Philosophy & Technology

, Volume 32, Issue 3, pp 405–424 | Cite as

Appreciation Through Use: How Industrial Technology Articulates an Ecology of Values Around Norwegian Seaweed

  • Sophia EfstathiouEmail author
  • Bjørn K. Myskja
Research Article


This paper offers a moral history of the industrialisation of seaweed harvesting in Norway. Industrialisation is often seen as degrading natural resources. Ironically, we argue, it is precisely the scale and scope of industrial utilisation that may enable non-instrumental valuations of natural resources. We use the history of the Norwegian seaweed industry to make this point. Seaweed became increasingly interesting to harvest as a fruit and then as a crop of the sea in the early twentieth century following biochemical applications for alginates derived from seaweed. When harvesting was mechanised, however, attention turned to the environmental and aesthetic value of kelp forests. Further, the sale of the industry to the American FMC corporation flagged the national value of these plants. In sum epistemic, aesthetic and moral appreciations of natural resources are tangled up and co-evolve with their industrial utilisation, in an ecology of values. Our account uses interview and ethnographic material from key sites in Norway.


Seaweed harvesting Techno-moral change Ecology of values Appreciation Techno-value change Norwegian alginate industry 


  1. Andersson, A. (2016) Kjemper om tareskogens skattkammer. Bergens Tidende, 20 august 2016 10:04. Available at (with subscription):
  2. Anker, P. (2007). Science as a vacation: a history of ecology in Norway. History of Science, xlv, 455–479.Google Scholar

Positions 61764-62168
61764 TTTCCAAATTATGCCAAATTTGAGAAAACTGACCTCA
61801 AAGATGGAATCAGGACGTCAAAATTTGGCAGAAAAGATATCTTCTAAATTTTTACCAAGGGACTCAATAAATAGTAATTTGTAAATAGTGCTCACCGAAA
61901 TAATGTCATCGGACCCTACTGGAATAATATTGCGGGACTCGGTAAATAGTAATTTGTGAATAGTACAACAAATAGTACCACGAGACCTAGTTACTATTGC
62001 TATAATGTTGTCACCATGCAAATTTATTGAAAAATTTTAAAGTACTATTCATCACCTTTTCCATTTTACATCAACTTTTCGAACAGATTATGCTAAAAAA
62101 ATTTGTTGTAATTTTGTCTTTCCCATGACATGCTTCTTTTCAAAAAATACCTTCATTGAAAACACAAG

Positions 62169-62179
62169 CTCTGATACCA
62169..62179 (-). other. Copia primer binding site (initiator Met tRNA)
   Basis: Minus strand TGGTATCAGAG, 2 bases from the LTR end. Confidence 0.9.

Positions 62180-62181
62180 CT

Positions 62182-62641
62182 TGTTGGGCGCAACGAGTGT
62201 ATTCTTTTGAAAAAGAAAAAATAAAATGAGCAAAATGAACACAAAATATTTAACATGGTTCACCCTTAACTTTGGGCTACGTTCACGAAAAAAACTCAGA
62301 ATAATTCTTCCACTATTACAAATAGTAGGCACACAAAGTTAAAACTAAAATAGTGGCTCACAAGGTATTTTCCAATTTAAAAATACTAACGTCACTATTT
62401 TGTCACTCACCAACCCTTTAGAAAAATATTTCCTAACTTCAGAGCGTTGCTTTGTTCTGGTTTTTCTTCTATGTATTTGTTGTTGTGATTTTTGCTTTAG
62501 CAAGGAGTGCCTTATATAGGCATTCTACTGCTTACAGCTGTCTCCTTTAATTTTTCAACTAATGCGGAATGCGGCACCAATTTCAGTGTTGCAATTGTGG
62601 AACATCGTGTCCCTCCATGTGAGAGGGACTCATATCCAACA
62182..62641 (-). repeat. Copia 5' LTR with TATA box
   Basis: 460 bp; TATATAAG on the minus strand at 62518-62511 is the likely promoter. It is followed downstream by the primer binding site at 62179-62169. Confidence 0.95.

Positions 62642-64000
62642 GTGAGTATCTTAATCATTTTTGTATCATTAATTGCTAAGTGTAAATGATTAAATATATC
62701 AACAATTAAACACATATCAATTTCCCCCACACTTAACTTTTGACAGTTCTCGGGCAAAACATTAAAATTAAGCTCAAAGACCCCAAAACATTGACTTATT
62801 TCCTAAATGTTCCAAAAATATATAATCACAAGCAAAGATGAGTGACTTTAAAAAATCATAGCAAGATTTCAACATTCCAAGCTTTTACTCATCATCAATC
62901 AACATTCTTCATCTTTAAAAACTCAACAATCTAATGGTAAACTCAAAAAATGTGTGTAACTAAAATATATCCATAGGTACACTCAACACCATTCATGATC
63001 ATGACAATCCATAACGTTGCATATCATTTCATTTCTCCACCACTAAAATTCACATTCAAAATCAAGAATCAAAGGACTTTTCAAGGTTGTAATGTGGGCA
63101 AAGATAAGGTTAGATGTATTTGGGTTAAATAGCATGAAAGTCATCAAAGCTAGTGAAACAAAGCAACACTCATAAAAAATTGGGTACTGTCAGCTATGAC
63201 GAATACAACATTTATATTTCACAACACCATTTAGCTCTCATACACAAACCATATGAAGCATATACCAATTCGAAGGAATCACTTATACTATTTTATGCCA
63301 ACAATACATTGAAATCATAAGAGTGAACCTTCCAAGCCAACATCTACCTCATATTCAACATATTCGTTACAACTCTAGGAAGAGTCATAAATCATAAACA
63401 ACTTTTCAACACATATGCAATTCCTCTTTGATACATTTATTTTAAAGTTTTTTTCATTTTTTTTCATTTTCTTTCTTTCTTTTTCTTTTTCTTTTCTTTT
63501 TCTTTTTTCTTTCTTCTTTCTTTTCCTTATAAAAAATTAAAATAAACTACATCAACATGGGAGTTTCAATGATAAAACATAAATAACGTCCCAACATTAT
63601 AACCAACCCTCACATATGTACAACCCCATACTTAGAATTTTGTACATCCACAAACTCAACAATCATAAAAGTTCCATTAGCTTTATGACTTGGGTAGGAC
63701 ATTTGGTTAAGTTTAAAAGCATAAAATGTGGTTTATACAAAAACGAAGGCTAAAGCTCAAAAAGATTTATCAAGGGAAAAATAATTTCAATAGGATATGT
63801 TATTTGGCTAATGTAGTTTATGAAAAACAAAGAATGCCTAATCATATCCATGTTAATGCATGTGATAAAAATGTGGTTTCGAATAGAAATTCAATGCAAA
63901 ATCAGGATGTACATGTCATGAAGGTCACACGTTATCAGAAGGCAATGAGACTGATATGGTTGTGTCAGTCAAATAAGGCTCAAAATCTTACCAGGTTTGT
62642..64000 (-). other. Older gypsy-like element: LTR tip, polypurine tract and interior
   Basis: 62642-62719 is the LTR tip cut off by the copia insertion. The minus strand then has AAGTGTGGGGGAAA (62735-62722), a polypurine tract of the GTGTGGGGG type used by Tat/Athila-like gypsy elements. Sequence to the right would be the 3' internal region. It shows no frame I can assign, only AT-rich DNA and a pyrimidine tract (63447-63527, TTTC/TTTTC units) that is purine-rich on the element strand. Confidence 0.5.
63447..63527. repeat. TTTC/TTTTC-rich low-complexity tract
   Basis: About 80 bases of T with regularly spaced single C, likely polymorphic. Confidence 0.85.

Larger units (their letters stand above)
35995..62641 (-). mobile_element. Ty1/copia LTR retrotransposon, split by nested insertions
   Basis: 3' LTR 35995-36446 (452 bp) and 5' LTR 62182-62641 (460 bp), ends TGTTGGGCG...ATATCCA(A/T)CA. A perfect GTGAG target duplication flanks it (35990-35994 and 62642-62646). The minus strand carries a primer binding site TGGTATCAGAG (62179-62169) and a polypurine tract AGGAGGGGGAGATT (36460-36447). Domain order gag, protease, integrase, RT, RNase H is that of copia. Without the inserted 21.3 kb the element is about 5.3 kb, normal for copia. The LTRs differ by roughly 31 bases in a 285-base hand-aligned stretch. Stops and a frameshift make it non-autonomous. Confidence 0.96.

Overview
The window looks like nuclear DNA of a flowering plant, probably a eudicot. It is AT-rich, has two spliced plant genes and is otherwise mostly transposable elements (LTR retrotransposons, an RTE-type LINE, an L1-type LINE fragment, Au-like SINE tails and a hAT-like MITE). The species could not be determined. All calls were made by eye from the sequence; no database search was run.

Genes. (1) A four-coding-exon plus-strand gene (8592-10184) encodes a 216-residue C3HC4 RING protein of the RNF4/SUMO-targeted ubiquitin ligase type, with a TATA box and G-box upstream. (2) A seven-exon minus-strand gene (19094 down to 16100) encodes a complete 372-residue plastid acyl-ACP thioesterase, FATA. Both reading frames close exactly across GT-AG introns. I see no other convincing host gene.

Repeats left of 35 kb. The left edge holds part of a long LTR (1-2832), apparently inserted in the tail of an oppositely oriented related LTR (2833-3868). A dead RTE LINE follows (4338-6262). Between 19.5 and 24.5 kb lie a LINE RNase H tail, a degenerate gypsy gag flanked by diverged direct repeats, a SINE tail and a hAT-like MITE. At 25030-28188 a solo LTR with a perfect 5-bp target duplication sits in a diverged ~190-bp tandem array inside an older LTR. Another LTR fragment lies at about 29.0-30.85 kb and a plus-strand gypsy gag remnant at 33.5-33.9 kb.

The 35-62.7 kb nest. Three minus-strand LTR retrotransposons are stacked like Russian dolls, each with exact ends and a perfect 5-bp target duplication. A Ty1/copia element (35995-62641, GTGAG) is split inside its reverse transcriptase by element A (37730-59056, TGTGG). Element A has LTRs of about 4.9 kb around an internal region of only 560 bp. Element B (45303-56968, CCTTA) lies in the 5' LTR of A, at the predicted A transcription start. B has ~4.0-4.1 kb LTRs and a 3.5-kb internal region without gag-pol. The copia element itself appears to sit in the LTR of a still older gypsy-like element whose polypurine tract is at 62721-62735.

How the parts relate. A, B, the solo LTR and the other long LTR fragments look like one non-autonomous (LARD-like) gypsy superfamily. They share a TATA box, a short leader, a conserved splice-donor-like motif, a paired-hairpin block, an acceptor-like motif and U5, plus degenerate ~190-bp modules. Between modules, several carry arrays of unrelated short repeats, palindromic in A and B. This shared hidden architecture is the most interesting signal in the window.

3. Aure, J. (2016). Kystklima. In Havforskningsrapporten 2016, Havforskningsinstituttet: 40–42. Available at:
  4. Bekkby, T. (2015). Flotte tareskoger, sørgelige kråkebolleørkener og annet snacks,, 12.8.2015. Avaliable at
  5. Booth, E. (1977). History of the seaweed industry. 1. Alginate Industry. Chemistry & Industry, 13, 528–534.Google Scholar
  6. Douglas, H. E. (2009). Science, policy and the value-free ideal. Pittsburgh PA: University of Pittsburgh Press.CrossRefGoogle Scholar
  7. Fikse Ness, K. (2014) Bli med ned i Trøndelags fantastiske undervannsverden, Adresseavisen, 7.10.2014. Avaliable at
  8. Gibbons, M., Limoges, C., Nowotny, H., Schwartzman, S., Scott, P., & Trow, M. (1994). The New Production of Knowledge. London: Sage.Google Scholar
  9. Haraway, D. (2008). When species meet, MN. Minneapolis: University of Minnesota Press.Google Scholar
  10. Havressursloven (2008). Lov om forvaltning av viltlevande marine ressursar. Available at
  11. Indergaard, M. (2010). Tang og tare - i hovedsak norske brunalger: Forekomster, forskning og anvendelse. Report. Available at
  12. Indergaard, M. (2016). The first international seaweed symposium held in Edinburgh 1952: applied seaweed science coming of age. Journal of Applied Phycology. 1–9. doi:
  13. Indergaard, M., & Jensen, A. (1991). Utnyttelse av marin biomasse. NTH-Trykk: Trondheim.Google Scholar
  14. Jasanoff, S. (2004). Ordering knowledge, ordering society. In S. Jasanoff (Ed.), States of Knowledge: The co-production of science and social order. Oxon and New York: Routledge.CrossRefGoogle Scholar